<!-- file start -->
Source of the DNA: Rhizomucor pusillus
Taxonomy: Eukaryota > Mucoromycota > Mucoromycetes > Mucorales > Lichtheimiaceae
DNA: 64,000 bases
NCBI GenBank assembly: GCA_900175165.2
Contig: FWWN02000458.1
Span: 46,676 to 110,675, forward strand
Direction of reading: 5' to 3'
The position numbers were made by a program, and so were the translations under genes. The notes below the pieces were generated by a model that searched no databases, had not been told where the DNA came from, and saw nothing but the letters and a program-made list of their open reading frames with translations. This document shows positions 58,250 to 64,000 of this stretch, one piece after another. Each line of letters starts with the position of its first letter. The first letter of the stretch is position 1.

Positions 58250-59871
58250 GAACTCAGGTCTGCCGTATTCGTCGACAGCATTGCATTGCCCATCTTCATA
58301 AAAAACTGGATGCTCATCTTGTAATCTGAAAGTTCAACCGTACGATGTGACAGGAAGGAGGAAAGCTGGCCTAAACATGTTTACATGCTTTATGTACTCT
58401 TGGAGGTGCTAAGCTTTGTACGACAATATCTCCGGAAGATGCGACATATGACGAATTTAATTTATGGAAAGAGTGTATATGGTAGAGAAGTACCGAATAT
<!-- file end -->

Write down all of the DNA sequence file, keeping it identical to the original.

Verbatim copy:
Source of the DNA: Rhizomucor pusillus
Taxonomy: Eukaryota > Mucoromycota > Mucoromycetes > Mucorales > Lichtheimiaceae
DNA: 64,000 bases
NCBI GenBank assembly: GCA_900175165.2
Contig: FWWN02000458.1
Span: 46,676 to 110,675, forward strand
Direction of reading: 5' to 3'
The position numbers were made by a program, and so were the translations under genes. The notes below the pieces were generated by a model that searched no databases, had not been told where the DNA came from, and saw nothing but the letters and a program-made list of their open reading frames with translations. This document shows positions 58,250 to 64,000 of this stretch, one piece after another. Each line of letters starts with the position of its first letter. The first letter of the stretch is position 1.

Positions 58250-59871
58250 GAACTCAGGTCTGCCGTATTCGTCGACAGCATTGCATTGCCCATCTTCATA
58301 AAAAACTGGATGCTCATCTTGTAATCTGAAAGTTCAACCGTACGATGTGACAGGAAGGAGGAAAGCTGGCCTAAACATGTTTACATGCTTTATGTACTCT
58401 TGGAGGTGCTAAGCTTTGTACGACAATATCTCCGGAAGATGCGACATATGACGAATTTAATTTATGGAAAGAGTGTATATGGTAGAGAAGTACCGAATAT